| 9 November 2004
Prehistoric skeleton unearthed in Bulgaria
The skeleton of a prehistoric woman believed to represent the first agricultural civilization existing on Bulgarian land was unearthed near the village of Ohoden, Vratsa district, northwest Bulgaria. Archeologists found the skeleton on the river bank of the local Skut river. The finding was approximately dated back 9,000 years, which makes the 'Bulgarian farmer' five centuries older than the already known humans to have lived on the Balkan Peninsula.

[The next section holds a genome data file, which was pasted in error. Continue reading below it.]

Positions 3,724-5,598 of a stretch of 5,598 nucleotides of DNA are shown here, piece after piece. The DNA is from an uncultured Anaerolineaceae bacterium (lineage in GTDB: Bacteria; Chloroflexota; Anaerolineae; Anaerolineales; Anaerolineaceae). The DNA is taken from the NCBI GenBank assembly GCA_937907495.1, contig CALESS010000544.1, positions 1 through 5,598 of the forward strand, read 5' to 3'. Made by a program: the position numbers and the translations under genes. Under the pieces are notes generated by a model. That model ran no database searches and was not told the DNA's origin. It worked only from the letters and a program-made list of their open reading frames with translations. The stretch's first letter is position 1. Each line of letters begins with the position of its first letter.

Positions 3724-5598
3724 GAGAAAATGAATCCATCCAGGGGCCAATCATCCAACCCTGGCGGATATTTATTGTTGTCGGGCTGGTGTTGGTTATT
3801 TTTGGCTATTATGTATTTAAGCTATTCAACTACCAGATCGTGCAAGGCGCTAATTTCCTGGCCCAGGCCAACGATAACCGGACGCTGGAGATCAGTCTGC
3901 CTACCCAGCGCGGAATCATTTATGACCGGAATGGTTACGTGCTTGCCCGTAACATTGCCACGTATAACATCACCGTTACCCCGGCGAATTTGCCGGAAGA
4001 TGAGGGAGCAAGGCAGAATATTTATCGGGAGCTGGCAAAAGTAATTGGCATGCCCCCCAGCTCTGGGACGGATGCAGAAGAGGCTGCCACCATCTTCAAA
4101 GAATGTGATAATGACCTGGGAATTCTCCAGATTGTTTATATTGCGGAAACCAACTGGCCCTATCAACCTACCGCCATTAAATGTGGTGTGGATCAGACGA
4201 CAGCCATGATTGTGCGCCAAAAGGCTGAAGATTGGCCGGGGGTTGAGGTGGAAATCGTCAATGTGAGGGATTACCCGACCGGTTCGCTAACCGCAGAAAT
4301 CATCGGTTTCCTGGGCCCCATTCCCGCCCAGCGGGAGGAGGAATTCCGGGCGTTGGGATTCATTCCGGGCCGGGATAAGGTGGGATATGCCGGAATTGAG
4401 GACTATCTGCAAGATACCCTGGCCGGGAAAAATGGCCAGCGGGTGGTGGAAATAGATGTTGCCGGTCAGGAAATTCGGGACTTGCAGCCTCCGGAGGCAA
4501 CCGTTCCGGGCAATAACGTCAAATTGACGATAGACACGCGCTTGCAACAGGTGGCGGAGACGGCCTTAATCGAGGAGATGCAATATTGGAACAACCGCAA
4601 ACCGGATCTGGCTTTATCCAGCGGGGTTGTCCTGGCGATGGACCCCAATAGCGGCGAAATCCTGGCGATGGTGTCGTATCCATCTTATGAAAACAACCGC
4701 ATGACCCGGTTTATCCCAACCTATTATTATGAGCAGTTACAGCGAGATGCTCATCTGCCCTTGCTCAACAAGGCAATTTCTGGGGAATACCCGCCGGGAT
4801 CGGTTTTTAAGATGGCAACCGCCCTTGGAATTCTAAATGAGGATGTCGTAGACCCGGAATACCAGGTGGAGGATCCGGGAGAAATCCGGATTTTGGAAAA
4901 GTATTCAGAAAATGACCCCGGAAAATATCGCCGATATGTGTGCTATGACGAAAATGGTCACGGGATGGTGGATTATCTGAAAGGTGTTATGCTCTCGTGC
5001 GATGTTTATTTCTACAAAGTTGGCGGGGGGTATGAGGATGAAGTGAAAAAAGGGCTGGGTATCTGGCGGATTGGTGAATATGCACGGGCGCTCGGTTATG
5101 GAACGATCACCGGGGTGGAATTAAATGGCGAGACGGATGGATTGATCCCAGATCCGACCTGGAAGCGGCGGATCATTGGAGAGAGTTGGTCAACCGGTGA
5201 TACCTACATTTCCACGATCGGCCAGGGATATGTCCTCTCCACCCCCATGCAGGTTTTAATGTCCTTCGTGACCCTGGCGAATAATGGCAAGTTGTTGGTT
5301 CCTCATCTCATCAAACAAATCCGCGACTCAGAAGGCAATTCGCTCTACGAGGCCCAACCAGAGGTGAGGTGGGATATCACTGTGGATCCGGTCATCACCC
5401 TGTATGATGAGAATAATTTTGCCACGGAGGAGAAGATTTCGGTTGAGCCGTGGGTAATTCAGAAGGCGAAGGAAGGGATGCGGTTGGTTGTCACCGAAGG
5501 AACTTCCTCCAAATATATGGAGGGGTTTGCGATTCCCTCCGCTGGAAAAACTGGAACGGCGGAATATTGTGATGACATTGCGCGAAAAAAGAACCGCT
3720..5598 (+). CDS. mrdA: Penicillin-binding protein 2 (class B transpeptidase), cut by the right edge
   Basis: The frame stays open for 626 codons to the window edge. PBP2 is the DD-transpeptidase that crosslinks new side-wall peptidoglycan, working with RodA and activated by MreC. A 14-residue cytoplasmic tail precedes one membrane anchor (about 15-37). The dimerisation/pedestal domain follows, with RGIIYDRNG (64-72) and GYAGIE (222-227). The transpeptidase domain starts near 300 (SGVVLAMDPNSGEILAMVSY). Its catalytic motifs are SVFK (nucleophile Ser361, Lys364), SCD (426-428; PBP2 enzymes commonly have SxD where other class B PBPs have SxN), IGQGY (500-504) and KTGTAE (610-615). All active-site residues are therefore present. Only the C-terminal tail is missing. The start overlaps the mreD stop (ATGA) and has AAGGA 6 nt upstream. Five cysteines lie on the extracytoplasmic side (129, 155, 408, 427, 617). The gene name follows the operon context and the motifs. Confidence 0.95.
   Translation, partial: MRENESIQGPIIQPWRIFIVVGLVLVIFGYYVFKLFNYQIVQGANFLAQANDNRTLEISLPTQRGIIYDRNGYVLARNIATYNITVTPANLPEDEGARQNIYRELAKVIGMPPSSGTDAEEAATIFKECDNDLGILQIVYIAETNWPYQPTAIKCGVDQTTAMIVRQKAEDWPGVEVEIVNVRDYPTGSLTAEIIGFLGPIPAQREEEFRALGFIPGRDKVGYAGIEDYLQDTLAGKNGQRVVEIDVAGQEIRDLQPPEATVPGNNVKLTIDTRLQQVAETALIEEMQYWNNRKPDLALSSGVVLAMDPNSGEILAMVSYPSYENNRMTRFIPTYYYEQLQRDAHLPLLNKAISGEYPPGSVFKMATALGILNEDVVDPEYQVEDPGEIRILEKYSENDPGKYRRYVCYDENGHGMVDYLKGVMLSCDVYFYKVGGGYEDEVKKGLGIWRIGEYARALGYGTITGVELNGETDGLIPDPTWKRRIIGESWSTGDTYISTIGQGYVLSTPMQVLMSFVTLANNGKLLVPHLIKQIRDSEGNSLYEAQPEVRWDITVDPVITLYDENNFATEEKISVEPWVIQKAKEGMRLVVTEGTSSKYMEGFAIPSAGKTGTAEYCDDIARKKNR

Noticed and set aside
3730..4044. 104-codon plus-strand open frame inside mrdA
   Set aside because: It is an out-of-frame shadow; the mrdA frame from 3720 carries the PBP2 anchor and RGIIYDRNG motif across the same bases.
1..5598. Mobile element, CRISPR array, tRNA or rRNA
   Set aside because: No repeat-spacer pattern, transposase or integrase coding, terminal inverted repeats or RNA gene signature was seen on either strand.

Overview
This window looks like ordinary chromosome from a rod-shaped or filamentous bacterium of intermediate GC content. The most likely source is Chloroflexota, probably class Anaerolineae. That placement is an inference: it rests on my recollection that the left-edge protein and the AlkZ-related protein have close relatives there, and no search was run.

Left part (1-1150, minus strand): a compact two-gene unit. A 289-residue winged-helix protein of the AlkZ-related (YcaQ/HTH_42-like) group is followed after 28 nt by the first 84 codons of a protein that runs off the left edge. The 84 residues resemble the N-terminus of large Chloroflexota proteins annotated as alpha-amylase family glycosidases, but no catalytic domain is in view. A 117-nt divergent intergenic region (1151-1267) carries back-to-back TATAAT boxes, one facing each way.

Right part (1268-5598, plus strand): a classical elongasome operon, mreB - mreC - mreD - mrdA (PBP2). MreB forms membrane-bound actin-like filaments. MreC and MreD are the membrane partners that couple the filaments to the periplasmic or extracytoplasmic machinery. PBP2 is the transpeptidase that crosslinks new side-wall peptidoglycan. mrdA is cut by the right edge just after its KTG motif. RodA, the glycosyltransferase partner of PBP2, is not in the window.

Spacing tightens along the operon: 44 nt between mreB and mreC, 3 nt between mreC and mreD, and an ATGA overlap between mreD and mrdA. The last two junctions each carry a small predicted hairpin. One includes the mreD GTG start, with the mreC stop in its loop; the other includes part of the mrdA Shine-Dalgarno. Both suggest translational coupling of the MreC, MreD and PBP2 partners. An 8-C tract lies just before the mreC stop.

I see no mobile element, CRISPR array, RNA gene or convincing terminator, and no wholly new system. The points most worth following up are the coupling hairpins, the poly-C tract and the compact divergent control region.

The skeleton was revealed during excavation works in a pre-historic village unearthed from a depth of 2 m. "This woman skeleton is five centuries older than those which were found in the Balkans and belong to the first generation of farmers that inhabited this region," said archaeologist Georgy Ganetsovski, who made the discovery.
The village seemed to be very well preserved after being devasted by a big fire. Archeologists said that the people living on these lands in prehistoric times were the first to invent ceramics and to build thermally isolated solid houses. They were convinced that the Ohoden finding would redraft the history of human civilization.
Sources: Novinite, (31 October 2004), The Hindu (7 November 2004)
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